– They will also check for things such as mechanical specs, any quantities needed, additional requirements such as stock photos, 3rd party conflicts and so on.
– The AM oversees the project budget, supervises the timeline and sets deadlines for each stage of the job.  (Hot jobs can bump non-hot jobs which will require juggling of timelines.)

3. The job is assigned a tracking number and an official job docket is opened.
– The job number is used as reference, and to track cost and creative time.
– It is also used as the purchase order for any outside costs.

4. Once the AM officially opens the work order, they need to inform their team members based on the needs of the job.  Copies of the docket are primarily submitted to the copywriter (CW) and the art director (AD).
– If there is media to be purchased, the media director (MD) also gets a copy since they are required to develop an ad schedule.  It is important for them to be involved at an early stage since they determine the size/length of the ad, which is required by the creative team.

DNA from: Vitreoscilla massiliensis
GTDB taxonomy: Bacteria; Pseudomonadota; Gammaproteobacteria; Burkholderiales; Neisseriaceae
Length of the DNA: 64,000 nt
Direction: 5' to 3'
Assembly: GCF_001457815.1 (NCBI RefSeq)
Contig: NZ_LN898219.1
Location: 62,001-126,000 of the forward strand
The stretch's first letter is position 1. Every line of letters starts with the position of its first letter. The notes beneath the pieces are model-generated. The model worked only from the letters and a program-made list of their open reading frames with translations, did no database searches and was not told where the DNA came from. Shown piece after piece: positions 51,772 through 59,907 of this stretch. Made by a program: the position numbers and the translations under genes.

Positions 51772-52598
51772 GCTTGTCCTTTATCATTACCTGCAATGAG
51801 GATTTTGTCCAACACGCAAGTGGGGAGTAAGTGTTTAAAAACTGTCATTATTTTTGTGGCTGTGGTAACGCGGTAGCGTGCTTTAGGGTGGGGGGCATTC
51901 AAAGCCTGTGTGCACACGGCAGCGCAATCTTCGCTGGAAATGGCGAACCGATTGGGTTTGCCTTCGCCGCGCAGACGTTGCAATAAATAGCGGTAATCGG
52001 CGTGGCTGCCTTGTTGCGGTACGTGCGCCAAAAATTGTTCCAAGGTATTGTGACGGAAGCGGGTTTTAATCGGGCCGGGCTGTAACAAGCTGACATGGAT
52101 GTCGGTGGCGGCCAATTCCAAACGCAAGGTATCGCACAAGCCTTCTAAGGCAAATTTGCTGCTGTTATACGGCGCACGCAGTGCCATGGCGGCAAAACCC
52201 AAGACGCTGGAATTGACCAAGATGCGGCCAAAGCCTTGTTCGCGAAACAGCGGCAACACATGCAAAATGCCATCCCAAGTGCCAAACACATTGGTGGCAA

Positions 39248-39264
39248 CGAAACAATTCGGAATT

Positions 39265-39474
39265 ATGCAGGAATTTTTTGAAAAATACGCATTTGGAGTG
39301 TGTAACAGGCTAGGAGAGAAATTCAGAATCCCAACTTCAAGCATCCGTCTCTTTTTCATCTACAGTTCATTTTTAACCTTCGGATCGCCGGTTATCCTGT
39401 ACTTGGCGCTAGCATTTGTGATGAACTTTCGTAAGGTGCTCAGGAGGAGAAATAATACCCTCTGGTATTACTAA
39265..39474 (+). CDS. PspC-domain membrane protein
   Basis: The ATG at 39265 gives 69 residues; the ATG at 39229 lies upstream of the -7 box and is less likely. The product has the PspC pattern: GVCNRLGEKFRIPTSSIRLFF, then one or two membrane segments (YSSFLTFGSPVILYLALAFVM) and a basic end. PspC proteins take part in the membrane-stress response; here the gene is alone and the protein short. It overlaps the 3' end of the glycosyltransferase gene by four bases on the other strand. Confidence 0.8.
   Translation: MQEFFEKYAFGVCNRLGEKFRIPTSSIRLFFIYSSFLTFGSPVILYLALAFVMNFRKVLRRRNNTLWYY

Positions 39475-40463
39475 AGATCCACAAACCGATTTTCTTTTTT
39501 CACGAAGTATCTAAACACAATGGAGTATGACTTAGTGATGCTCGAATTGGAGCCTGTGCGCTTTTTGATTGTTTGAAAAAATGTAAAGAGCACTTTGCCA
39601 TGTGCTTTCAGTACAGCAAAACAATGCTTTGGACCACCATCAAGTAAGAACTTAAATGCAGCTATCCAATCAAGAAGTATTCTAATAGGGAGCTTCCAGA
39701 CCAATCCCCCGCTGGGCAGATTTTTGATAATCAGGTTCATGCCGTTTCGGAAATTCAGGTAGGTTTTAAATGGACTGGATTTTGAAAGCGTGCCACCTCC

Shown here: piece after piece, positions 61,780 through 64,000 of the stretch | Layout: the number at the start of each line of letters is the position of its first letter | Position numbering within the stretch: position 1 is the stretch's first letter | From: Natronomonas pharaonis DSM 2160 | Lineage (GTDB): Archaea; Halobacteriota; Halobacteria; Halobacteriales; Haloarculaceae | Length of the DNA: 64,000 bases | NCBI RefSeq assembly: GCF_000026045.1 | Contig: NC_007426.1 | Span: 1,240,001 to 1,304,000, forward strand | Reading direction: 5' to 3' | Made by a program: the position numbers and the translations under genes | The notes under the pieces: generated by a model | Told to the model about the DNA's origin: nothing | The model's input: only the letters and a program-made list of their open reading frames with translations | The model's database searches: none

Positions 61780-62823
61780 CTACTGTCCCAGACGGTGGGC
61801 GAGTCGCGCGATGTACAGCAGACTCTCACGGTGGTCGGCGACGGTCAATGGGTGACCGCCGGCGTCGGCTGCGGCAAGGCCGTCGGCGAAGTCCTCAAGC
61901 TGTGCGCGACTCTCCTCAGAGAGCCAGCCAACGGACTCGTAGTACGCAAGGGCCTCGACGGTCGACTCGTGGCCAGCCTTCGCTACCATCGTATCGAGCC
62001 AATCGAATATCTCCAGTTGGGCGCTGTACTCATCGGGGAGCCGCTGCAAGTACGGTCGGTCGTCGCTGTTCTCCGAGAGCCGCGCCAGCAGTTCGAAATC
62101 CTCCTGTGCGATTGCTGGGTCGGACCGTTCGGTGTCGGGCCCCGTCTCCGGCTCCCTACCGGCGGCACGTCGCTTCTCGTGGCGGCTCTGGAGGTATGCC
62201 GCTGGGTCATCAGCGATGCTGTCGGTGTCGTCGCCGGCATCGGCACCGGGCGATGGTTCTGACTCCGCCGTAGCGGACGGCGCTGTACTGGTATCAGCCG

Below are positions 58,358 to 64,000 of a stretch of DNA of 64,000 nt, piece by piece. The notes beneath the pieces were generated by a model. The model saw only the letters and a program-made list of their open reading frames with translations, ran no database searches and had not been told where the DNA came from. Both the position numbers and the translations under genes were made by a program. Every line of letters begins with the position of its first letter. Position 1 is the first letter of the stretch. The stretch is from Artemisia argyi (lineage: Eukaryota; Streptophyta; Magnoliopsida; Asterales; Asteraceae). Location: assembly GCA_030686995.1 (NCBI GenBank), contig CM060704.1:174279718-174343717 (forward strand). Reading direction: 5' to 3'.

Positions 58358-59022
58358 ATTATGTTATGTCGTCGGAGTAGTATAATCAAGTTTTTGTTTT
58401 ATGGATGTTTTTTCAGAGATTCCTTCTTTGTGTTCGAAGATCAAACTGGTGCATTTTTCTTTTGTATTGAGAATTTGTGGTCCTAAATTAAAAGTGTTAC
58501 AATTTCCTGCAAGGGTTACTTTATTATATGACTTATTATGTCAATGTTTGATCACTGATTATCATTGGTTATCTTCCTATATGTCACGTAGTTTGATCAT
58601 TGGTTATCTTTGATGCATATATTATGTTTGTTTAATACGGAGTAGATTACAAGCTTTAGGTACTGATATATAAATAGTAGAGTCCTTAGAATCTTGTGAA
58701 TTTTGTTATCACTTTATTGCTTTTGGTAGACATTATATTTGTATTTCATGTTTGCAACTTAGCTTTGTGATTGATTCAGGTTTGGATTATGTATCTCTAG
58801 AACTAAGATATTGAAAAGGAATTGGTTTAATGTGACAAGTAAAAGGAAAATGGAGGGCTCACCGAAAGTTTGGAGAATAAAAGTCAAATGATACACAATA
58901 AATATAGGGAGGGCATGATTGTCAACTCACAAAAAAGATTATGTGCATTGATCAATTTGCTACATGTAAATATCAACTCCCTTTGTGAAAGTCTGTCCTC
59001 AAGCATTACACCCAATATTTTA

– Depending on the structure of the agency, a production manager (PM) also gets involved at this stage to coordinate production estimates & timelines.  eg. The quantities of brochures are given and the production manager bids the project out to printers to fulfill with a target delivery date.
– Some agencies separate the AD from the online side.  In such cases, the web designer (WD) is involved to see what they need to animate and program.
– The social media marketing manager (SM) is also tuned in to determine an SMM strategy based on the need of the client & project.

5. Based on the brief, at a minimum the CW will draft a copy sheet, which they submit to the AD.   In some instances the CW will meet with the AD and give them a brief summation of the direction to clarify.
– The more complex projects such as television, online ads, branding or the overall look of an ad campaign will require team meetings to concept the creative direction and develop the execution of a campaign.

6. Normally, the AD will put together a lo-res layout which is passed on to the AM for review.  They make sure that the objectives are met, the message is said, spelling and anything else to ensure completion of the project.
– For TV, online ads or websites this may include key frames or storyboards.